When blood collects outside the veins or arteries, the result is a hematoma. Bruises and so-called “blood blisters” are common examples of a hematoma. Most often, hematomas resolve themselves over several days with no adverse effects.
Sometimes, however, a hematoma can be dangerous and require medical intervention.
Subdural or epidural hematomas, or hematomas within brain or spinal tissue, can be particularly dangerous. The swelling associated with hematomas in these locations can cause damage to the brain or nerve tissue. Doctors may have to intervene surgically to drain the hematoma in order to reduce swelling in the area.
A hematoma in the abdominal cavity happens when internal bleeding begins to clot. This can result in intestinal blockage or infection and lead to serious complications. Blood clots in the urine or stool may indicate the presence of a dangerous abdominal hematoma.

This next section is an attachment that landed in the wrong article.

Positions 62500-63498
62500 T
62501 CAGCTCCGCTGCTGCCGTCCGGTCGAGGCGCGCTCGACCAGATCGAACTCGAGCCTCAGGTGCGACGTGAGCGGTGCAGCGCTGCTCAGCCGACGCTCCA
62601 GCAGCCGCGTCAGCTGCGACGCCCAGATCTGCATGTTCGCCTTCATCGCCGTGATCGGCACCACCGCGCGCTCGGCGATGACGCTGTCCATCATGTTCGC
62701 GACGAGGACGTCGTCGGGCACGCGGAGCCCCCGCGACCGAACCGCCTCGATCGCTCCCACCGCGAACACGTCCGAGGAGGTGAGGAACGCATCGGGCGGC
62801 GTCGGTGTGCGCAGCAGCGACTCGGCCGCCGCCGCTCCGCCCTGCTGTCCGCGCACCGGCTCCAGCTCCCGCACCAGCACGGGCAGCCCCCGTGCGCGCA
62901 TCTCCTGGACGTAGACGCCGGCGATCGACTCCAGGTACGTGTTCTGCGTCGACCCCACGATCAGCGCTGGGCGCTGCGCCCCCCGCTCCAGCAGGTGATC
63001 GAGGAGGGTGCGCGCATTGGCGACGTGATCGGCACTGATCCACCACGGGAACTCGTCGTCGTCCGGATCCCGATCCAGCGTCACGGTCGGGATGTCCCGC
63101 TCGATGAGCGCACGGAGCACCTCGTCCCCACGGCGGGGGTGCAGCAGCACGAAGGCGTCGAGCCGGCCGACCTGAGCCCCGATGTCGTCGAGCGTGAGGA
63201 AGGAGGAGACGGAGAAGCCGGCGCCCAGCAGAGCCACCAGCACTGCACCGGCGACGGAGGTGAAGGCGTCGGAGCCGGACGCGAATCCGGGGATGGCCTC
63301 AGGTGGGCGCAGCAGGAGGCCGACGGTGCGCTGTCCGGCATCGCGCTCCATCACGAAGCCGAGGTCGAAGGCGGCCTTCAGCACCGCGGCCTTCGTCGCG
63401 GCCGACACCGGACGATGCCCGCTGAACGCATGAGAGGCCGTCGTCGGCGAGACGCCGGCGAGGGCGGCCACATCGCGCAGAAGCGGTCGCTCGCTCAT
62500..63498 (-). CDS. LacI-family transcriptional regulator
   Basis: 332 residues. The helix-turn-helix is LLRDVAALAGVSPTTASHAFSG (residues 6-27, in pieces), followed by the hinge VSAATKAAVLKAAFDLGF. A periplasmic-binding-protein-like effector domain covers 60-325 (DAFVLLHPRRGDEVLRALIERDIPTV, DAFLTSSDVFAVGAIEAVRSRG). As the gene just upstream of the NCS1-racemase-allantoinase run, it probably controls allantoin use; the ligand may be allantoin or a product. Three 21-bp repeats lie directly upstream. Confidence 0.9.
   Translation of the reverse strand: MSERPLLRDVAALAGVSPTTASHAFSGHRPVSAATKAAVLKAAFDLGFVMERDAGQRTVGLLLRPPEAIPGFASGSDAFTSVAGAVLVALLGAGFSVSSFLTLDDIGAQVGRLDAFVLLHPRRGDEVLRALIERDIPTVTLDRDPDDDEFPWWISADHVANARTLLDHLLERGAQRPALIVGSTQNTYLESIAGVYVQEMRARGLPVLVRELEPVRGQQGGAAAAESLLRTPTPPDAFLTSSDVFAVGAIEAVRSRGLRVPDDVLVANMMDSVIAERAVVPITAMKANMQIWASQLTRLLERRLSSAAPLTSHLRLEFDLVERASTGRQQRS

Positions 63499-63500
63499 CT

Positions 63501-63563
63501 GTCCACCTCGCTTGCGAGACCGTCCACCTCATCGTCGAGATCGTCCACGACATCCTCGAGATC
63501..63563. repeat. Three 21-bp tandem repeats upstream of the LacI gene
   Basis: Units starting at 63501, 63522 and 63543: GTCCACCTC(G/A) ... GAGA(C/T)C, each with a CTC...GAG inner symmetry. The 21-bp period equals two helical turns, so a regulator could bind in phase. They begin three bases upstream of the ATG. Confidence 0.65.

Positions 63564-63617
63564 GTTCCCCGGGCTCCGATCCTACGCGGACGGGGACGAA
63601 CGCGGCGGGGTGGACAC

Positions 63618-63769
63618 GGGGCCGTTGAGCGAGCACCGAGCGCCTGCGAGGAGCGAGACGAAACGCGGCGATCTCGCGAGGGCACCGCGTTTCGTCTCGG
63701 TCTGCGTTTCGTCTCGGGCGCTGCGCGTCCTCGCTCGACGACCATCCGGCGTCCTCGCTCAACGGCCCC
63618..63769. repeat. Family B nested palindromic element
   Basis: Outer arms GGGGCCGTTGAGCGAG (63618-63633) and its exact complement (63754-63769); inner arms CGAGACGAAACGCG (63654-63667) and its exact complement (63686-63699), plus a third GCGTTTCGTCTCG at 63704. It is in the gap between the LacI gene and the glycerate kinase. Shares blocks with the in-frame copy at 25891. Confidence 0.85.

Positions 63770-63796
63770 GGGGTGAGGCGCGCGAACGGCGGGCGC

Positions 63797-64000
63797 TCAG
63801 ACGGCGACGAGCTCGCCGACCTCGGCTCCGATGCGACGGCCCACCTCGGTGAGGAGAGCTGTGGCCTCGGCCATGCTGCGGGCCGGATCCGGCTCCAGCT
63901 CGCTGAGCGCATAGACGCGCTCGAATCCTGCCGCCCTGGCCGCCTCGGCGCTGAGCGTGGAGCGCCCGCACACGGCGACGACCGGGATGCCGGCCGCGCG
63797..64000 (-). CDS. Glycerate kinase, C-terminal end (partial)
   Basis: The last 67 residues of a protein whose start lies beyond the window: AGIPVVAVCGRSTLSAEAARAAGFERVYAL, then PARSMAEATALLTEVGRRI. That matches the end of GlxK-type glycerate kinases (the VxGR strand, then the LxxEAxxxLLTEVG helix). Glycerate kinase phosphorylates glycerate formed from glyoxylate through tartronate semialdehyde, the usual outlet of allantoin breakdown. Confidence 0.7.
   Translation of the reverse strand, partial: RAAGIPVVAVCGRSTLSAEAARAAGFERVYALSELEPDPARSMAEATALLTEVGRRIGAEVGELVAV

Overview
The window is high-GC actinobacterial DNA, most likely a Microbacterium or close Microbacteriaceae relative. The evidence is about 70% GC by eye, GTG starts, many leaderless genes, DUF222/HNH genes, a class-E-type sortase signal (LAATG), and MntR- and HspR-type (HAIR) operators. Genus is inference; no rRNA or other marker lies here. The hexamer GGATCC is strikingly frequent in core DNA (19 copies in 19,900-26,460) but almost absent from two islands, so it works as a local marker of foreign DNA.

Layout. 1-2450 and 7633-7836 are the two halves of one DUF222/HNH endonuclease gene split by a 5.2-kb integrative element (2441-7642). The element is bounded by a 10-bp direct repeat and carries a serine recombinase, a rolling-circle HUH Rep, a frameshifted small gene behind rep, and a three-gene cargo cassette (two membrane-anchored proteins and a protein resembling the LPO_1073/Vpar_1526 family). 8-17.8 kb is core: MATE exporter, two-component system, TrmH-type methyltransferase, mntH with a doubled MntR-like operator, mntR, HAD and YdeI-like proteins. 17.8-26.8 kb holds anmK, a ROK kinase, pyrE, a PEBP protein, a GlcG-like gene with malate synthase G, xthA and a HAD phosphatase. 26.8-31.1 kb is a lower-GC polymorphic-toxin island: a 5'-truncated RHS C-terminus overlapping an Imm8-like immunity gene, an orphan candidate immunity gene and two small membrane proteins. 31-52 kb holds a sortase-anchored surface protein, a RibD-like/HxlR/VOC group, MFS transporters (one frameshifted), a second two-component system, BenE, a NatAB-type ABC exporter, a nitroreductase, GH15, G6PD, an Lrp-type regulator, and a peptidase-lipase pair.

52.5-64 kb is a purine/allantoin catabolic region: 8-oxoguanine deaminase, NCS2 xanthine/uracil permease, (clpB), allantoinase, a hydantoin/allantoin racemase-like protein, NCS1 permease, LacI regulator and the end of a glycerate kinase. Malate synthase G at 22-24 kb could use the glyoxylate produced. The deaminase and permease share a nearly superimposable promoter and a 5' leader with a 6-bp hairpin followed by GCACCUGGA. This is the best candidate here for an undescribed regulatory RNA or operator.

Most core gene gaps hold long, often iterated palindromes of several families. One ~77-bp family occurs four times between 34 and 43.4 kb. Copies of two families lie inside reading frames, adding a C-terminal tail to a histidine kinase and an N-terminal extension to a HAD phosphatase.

Any bruise or other hematoma of the skin that increases in size over time could also present a danger. If a clot from a hematoma reenters the bloodstream, it can block an artery, cutting off blood flow to part of the body. Without prompt treatment, this can result in permanent tissue damage.
It can be beneficial to have a physician look at any contusion or internal bleeding to ensure that a dangerous hematoma is not present, and to monitor bruises to ensure they are healing properly.